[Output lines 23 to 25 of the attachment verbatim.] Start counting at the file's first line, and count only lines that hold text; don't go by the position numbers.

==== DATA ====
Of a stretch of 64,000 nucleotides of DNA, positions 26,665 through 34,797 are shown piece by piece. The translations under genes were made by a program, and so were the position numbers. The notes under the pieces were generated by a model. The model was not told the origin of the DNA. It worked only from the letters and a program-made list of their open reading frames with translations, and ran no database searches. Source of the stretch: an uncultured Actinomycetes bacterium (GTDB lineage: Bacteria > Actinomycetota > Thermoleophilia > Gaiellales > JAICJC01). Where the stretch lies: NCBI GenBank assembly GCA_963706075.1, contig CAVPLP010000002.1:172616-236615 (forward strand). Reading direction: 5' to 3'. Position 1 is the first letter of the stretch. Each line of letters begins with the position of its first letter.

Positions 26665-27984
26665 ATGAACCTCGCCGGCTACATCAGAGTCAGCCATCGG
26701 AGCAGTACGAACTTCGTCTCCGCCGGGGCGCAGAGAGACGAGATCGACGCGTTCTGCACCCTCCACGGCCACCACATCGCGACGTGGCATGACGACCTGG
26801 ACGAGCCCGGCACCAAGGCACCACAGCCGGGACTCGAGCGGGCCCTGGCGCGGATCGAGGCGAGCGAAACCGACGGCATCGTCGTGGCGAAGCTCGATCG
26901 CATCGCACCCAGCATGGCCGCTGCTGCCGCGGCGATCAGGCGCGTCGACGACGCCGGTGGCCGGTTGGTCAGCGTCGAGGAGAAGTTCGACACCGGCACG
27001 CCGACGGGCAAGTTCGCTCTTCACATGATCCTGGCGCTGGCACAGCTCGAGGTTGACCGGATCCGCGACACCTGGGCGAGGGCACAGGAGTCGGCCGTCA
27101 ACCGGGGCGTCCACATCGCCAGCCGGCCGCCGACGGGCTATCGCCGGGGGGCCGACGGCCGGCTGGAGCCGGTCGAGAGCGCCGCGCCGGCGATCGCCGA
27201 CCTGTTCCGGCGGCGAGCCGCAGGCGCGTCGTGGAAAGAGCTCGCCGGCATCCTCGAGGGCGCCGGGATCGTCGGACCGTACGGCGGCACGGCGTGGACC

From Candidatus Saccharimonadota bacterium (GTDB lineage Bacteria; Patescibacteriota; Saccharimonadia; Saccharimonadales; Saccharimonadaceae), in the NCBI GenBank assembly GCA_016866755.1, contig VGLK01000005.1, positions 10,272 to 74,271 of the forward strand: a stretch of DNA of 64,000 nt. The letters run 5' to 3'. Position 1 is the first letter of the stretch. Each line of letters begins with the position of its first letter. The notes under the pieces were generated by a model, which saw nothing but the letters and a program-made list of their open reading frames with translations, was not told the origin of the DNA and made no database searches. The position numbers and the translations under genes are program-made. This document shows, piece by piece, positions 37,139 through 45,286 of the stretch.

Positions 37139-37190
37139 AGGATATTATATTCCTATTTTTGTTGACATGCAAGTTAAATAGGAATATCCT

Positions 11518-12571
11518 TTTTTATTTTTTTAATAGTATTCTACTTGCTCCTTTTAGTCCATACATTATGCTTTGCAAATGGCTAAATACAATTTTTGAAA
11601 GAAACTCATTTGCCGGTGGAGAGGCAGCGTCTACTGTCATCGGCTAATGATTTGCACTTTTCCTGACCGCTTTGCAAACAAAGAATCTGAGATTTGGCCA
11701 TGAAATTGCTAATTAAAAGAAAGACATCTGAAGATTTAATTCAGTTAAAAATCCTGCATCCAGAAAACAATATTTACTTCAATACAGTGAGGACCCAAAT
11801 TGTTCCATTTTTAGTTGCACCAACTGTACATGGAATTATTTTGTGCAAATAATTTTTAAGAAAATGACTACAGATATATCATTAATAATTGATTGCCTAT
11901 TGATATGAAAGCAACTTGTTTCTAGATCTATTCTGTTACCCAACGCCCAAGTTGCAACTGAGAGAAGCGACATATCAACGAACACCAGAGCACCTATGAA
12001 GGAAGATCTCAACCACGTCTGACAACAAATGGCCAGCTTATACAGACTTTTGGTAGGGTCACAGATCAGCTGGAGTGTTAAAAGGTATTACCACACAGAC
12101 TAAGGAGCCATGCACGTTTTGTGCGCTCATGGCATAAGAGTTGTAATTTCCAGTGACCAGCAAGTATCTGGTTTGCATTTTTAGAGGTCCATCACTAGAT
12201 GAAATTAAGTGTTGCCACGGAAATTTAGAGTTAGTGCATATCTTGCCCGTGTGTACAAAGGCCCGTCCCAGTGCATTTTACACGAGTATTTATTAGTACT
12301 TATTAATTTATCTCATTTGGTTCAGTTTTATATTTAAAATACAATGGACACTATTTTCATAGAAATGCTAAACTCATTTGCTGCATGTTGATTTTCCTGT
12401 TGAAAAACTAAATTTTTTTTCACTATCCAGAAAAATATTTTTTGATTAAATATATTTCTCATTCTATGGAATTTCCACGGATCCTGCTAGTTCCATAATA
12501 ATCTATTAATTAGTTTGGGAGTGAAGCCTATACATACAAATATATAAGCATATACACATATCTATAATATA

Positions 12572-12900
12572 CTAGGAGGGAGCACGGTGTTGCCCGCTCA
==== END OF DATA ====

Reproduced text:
12401 TGAAAAACTAAATTTTTTTTCACTATCCAGAAAAATATTTTTTGATTAAATATATTTCTCATTCTATGGAATTTCCACGGATCCTGCTAGTTCCATAATA
12501 ATCTATTAATTAGTTTGGGAGTGAAGCCTATACATACAAATATATAAGCATATACACATATCTATAATATA

Positions 12572-12900